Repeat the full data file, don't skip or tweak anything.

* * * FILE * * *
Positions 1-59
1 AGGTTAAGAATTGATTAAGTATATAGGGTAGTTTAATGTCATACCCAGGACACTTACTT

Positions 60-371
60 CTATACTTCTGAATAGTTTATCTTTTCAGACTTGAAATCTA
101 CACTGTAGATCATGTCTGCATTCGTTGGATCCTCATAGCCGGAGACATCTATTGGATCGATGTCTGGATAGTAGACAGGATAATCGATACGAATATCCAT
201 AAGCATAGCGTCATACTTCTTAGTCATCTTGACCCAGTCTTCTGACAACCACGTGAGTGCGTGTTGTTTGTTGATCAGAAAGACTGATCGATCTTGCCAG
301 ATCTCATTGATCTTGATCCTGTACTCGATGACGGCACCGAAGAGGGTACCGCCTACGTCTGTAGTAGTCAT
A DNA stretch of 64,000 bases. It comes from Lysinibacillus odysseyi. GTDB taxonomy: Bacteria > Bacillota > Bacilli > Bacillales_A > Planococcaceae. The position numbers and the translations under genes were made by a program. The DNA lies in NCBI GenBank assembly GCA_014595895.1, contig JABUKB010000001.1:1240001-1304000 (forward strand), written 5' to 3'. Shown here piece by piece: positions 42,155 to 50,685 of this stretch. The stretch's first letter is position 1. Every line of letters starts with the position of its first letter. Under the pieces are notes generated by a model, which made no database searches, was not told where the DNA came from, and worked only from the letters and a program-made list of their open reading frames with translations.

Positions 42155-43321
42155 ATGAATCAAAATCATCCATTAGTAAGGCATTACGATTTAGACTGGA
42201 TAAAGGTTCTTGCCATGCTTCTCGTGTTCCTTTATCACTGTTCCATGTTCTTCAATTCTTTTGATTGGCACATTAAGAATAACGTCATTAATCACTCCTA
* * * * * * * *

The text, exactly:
Positions 1-59
1 AGGTTAAGAATTGATTAAGTATATAGGGTAGTTTAATGTCATACCCAGGACACTTACTT

Positions 60-371
60 CTATACTTCTGAATAGTTTATCTTTTCAGACTTGAAATCTA
101 CACTGTAGATCATGTCTGCATTCGTTGGATCCTCATAGCCGGAGACATCTATTGGATCGATGTCTGGATAGTAGACAGGATAATCGATACGAATATCCAT
201 AAGCATAGCGTCATACTTCTTAGTCATCTTGACCCAGTCTTCTGACAACCACGTGAGTGCGTGTTGTTTGTTGATCAGAAAGACTGATCGATCTTGCCAG
301 ATCTCATTGATCTTGATCCTGTACTCGATGACGGCACCGAAGAGGGTACCGCCTACGTCTGTAGTAGTCAT
A DNA stretch of 64,000 bases. It comes from Lysinibacillus odysseyi. GTDB taxonomy: Bacteria > Bacillota > Bacilli > Bacillales_A > Planococcaceae. The position numbers and the translations under genes were made by a program. The DNA lies in NCBI GenBank assembly GCA_014595895.1, contig JABUKB010000001.1:1240001-1304000 (forward strand), written 5' to 3'. Shown here piece by piece: positions 42,155 to 50,685 of this stretch. The stretch's first letter is position 1. Every line of letters starts with the position of its first letter. Under the pieces are notes generated by a model, which made no database searches, was not told where the DNA came from, and worked only from the letters and a program-made list of their open reading frames with translations.

Positions 42155-43321
42155 ATGAATCAAAATCATCCATTAGTAAGGCATTACGATTTAGACTGGA
42201 TAAAGGTTCTTGCCATGCTTCTCGTGTTCCTTTATCACTGTTCCATGTTCTTCAATTCTTTTGATTGGCACATTAAGAATAACGTCATTAATCACTCCTA